Good morning, sporty people! It’s just before sunrise. The birds are starting to sing, there’s still a cold freshness in the air, and your girlfriend has stolen all the blankets … but that’s OK because you’re up and pulling on your sweats, ready to get on the water. Yes, in this installment of Gym Class, we’re going to talk about rowing. In addition to the basics, I’ll give you a brief rundown on safety and proper form, introduce you to the erg, and provide some sample workouts. Ready all, row!
Introduction to Rowing
One of my favorite parts of rowing is being out on the water to see the sunrise. Not all teams practice in the wee hours, so don’t despair if you can’t deal with early workouts. But as a non-morning-person myself, I will say that witnessing a gorgeous dawn more than makes up for crawling out of bed at 4:00 a.m.
There are lots of options when it comes to boat (or “shell”) size. Boats can hold 1, 2, 4 or 8 rowers, plus the coxswain in some cases. In college I rowed in an 8+ sweep boat, and I still prefer that configuration. (Starboards forever!) If you’re looking for a solo activity, a single scull might be best for you. And you can also avoid the water altogether by rowing indoors on an erg machine. But I think you’ll make it out for a sunrise or two if you fall in love with the sport.
Things You’ll Need
– An erg machine
– A boat, and possibly teammates
– For clothes, you’ll want tight-fitting leggings or shorts, a comfortable top, and socks. If rowing outside, wear layers so you can stay warm as you’re getting started and post-workout.
Rowing is a full-body motion, but your power comes primarily from your legs. This is the most important thing to keep in mind! Don’t haul away with your arms or, worse, your back. Think: leg drive.
On an erg or in a boat, the motion of the rowing stroke is the same. Hand position will change depending on whether you’re working out on an erg (erg handle), sculling (an oar in each hand), or sweep rowing (one oar that’s port or starboard). The stroke can be broken into four parts: catch, drive, finish, and recovery.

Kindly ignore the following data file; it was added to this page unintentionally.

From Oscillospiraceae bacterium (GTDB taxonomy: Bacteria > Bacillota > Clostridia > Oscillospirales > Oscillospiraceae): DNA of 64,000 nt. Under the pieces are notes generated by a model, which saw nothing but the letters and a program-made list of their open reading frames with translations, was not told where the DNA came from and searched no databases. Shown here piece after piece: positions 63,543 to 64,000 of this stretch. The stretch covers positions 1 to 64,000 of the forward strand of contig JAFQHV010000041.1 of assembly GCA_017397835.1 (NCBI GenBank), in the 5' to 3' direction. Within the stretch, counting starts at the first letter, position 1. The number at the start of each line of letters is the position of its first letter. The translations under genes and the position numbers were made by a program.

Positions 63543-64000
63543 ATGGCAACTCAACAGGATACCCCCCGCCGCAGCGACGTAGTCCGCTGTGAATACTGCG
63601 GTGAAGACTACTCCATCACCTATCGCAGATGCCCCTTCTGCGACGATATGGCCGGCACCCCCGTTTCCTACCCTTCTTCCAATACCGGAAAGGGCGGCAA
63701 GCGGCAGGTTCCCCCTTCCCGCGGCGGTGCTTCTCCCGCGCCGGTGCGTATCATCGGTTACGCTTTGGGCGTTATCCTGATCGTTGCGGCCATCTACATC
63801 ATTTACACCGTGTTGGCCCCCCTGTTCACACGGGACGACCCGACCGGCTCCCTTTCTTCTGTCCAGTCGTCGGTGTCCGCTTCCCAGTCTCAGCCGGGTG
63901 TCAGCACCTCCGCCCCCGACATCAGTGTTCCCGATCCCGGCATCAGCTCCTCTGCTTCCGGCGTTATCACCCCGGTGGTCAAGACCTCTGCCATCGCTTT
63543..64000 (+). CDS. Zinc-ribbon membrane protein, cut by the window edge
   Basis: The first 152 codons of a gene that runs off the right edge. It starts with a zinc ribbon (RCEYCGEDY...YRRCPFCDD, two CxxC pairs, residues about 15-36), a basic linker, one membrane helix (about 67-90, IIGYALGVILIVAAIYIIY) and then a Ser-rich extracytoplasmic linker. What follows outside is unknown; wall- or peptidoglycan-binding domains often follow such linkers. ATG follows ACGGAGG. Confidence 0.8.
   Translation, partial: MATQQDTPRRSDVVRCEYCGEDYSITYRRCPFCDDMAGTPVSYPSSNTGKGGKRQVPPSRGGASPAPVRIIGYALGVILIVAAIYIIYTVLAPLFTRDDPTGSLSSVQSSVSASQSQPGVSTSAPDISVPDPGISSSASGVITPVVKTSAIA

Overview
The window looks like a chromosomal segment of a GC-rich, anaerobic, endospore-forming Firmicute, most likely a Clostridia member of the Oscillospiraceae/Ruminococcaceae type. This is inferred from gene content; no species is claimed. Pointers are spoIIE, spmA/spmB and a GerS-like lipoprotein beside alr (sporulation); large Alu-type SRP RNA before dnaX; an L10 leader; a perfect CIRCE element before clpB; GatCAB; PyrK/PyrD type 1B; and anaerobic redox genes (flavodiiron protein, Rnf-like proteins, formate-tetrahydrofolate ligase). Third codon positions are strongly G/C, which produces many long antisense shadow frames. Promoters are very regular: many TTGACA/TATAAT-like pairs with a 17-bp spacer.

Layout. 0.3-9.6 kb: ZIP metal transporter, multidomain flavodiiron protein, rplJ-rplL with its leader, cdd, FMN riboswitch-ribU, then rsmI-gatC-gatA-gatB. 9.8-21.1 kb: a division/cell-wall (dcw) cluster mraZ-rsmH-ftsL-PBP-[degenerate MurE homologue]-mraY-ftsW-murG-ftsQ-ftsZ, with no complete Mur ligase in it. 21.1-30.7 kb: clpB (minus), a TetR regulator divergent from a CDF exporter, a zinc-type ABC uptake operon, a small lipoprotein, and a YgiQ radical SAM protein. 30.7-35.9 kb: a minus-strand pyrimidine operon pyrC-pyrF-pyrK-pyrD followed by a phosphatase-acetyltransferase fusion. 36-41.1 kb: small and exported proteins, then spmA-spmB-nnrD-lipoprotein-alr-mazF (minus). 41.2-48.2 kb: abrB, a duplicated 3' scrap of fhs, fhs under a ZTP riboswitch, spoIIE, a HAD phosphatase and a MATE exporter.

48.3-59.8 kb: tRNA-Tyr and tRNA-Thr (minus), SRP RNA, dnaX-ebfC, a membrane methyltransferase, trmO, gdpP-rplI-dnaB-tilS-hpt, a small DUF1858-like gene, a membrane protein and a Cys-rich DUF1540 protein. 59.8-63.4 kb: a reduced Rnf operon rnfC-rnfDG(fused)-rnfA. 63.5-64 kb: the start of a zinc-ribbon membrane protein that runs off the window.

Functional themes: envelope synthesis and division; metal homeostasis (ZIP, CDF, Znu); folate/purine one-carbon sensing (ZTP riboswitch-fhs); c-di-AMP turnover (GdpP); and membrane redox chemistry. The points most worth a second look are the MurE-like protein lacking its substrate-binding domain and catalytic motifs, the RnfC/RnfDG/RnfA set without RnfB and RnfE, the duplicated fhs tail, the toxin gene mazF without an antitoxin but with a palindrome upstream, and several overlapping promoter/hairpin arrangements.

Using the erg machine as an example, here is the basic stroke, starting from a dead stop:
- Sit up straight and gently pull the handle to your torso. You want the handle to touch above your diaphragm; an easy way to remember this, if you’re a person who wears a bra, is that the handle should touch at the band of your bra.
- With straight legs and back, extend your arms. Once the handle passes your knees and your arms are fully extended, allow your legs to bend while keeping your arms straight.
- At the end of your range, bend your torso forward (with a straight back!) to get a few more inches. You’re trying to get the handle as close to the erg flywheel as possible. This is the catch: Your body is compressed like a spring, ready to generate power. On a boat, you’re in this position right as your oar goes into the water.
- The drive: Remembering leg drive, push against the footrests. For this first powerful part of the stroke, your arms and back aren’t doing any work: all your force is coming from your legs. Hello, quads! Once your legs are flattening and the handle comes back over your knees, you can give a quick pull with your arms.
- At the finish, you lean back slightly for a last bit of length and bring the handle back against your torso. On a boat, this is when your oar would leave the water.
- The recovery is just like the beginning step, leading with the legs toward the erg flywheel. Except now you’ve got momentum, and you can start to add rhythm and power to your strokes. The drive should be quick and powerful; the recovery is a space to breathe and, well, recover. (A slower recovery will lower your stroke rate, which I explain in the next section.)
The Erg Machine
Whether you choose to row on the water or solely indoors, you’ll probably be spending lots of time on the erg machine, or erg. The erg is an indoor rowing machine with a sliding seat that closely mimics the mechanics of on-water rowing. Most commercial gyms have at least one erg. Erg machines are made by Concept2; check out the company’s website for a great variety of rowing tips, workouts, and resources. Here’s how to set up an erg for your workout:
First, get comfy on the seat and adjust the footrests. The footrests move up and down to accommodate different heights (taller, set lower; shorter, set higher). Concept2 suggests they are at a good setting when, at the catch, your knees are up near your armpits.